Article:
·  4 min

Whose Run Is It?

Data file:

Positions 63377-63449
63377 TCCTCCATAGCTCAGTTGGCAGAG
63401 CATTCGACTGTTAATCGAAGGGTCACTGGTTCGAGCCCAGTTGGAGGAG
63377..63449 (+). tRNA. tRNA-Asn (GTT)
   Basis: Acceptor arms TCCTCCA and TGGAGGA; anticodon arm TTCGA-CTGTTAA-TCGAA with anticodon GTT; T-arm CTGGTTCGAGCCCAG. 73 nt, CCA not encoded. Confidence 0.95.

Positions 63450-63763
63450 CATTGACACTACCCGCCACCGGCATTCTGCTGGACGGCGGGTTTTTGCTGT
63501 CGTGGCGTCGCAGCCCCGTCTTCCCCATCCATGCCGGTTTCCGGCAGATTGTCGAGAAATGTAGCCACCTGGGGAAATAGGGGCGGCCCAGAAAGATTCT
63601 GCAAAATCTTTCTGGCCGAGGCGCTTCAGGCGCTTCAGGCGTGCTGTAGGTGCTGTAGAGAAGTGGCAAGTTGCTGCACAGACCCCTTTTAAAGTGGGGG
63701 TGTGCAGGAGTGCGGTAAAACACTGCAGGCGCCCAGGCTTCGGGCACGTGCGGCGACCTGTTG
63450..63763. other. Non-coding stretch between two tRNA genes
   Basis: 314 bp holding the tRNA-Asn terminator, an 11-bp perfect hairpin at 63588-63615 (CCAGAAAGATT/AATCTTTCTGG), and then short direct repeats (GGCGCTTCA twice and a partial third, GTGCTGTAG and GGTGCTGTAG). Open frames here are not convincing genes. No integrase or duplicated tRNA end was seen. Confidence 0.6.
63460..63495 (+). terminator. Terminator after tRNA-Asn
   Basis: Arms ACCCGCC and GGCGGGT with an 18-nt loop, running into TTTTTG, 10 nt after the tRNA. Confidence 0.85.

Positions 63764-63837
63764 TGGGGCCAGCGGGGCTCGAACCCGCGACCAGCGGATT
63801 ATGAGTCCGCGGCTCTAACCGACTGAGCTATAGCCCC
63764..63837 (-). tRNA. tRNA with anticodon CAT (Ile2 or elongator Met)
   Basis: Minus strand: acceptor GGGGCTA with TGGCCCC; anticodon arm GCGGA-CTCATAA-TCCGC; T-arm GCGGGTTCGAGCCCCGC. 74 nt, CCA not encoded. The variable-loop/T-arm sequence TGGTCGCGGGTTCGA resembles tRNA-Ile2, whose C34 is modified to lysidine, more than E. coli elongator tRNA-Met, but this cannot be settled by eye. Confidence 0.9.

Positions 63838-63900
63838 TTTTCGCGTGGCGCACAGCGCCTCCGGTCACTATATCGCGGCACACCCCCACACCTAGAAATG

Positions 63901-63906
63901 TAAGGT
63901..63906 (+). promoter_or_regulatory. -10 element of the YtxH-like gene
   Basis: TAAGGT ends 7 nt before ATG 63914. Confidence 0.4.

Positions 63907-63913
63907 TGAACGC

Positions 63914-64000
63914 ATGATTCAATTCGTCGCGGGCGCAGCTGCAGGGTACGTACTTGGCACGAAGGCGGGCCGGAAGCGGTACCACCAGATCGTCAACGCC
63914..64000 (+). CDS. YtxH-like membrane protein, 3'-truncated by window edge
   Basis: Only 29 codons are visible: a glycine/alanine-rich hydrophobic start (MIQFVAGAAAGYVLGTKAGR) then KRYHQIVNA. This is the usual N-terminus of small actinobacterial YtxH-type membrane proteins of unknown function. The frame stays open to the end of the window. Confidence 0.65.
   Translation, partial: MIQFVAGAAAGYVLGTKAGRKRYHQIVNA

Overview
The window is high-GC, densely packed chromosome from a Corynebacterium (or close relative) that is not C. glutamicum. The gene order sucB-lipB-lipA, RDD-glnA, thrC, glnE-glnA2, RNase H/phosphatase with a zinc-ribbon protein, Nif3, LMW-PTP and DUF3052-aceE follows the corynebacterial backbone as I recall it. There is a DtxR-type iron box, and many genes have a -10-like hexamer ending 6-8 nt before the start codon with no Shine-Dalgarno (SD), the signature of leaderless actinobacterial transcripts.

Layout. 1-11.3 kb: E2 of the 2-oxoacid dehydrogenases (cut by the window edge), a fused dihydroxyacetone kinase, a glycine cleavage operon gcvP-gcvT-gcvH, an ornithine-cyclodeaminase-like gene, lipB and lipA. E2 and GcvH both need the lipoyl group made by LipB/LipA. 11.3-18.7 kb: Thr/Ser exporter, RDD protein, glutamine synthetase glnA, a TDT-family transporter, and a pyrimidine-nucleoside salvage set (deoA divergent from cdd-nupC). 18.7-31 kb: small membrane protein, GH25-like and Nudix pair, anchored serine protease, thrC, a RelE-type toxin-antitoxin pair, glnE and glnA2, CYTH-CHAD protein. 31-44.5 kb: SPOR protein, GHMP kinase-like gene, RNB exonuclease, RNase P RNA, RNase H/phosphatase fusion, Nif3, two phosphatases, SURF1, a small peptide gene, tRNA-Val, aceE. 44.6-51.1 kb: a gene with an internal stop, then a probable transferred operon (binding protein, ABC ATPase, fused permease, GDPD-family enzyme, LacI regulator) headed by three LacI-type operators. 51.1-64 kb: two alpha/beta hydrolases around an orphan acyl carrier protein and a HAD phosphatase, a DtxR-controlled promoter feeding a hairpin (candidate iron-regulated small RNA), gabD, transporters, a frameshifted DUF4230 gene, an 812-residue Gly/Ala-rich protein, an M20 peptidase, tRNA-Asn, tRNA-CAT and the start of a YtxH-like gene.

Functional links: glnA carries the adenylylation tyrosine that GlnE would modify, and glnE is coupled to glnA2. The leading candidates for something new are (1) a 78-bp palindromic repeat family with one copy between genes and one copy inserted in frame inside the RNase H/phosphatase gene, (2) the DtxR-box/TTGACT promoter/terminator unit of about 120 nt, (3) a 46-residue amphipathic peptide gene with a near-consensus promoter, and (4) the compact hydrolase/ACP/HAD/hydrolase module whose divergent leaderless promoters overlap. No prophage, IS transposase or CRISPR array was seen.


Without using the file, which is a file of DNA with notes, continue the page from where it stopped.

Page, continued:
There’s a time to compete and there’s a time not to. Most of the time, it’s the time not to, yet people are constantly competing against others and themselves.While there is nothing wrong with wanting to do better, many people fall into the trap of competing against themselves and using negativity, labels and name calling, and personal put-downs.Striving to improve from a place of self-acceptance and comfort with who you are is one thing. Criticizing yourself because you aren’t the fastest, don’t have the enough medals or aren’t on the cover of the magazines, that’s another.Leon Festinger carefully looked into this style of thinking in 1954 and called it, “social comparison theory.” Simply, this means that people have an innate propensity to evaluate their skills and performances and often compare themselves to others when there is not objective feedback available. But this comparison is a distraction at best. At worst, it leaves us feeling like we are failures, convinces us that we are fixed in our abilities and predicts futures of poor performance. Thus, instead of understanding that the run you are on is yours, not anyone else’s, you are constantly trying to be someone you aren’t. That’s not healthy.It’s been said that at 20, we worry about what others think of us and at 40, we don’t care what others think of us. As someone who has passed 60, my friends and I now realize that nobody was thinking about us to begin with. They were running their own run while we were busy trying to run theirs.My father, uncle and grandfather had shoe stores when I was growing up. I worked in them from the time I was seven years old. One day, my grandfather brought me outside to teach me an important lesson. He pointed at the competitor down the street. The owner was standing in front of his store watching the people come into our family’s store and walking out with bags of shoes.“Michael,” my grandfather told me, “You see what that guy is doing? He’s watching our store instead of his own. He’s angry that nobody is buying shoes from him. He’s too busy taking care of OUR business instead of his own. When you grow up, run your own store, and don’t watch anyone else’s.”Sure there is a time to compete. Running in a race? You are competing to win. But those times are rare in life. Stay away from constantly competing, delete those who push you to be something you aren’t and run your own run, live in your own home, drive your own car, wear your own running shoes, and run your own store—don’t watch anyone else’s. You’ll fail for sure.Here’s how I coach athletes, business leaders and everyday folks who suffer from their own compare and despair thinking:Who are you? What’s unique about you that makes you different than anyone else? What’s that voice inside telling you who you are? Be sure you are fully aware, self-accepting, and completely content with the answer to that question. Focus on being the best YOU, not a second rate someone else.What’s it take for you to unfold, reveal and unpack the genuine, authentic you? Run your run the way you want to. I saw someone in the gym recently copying every move I made with a set of dumbbells, including the amount I was lifting. He was trying to lift my dumbbells, not his. Not smart, right? He needed to lift his own dumbbells, the way his body and muscles and strength permitted, not the way mine did for him.Don’t DIE. Huh? That means, don’t Demand, Insist and Expect that YOUR performance be better or even match the person with whom you are running.Hear the fixed beliefs you have about yourself, understand you have a choice as to how you think about yourself in relationship to others when you put on your running shoes, challenge and then replace those thoughts that leave you thinking negative about yourself and your performances.Enjoy your run. Your own run.Michael R. Mantell, Ph.D. has served as an Assistant Clinical Professor in the Department of Psychiatry at the University of California, San Diego and as the Senior Fitness Consultant for Behavioral Sciences for the American Council on Exercise. He is a behavioral sciences coach and consultant, an Advisor to many fitness and health organizations, a member of the Scientific Advisory Board of the International Council on Active Aging, the Chief Consultant for Behavior Sciences for the Premier Fitness Camp at Omni La Costa, a presenter for Rancho La Puerta, a best-selling author and an international fitness-health speaker. In 2013, Greatist.com named Dr. Mantell as one of “The 100 Most Influential People in Health and Fitness.”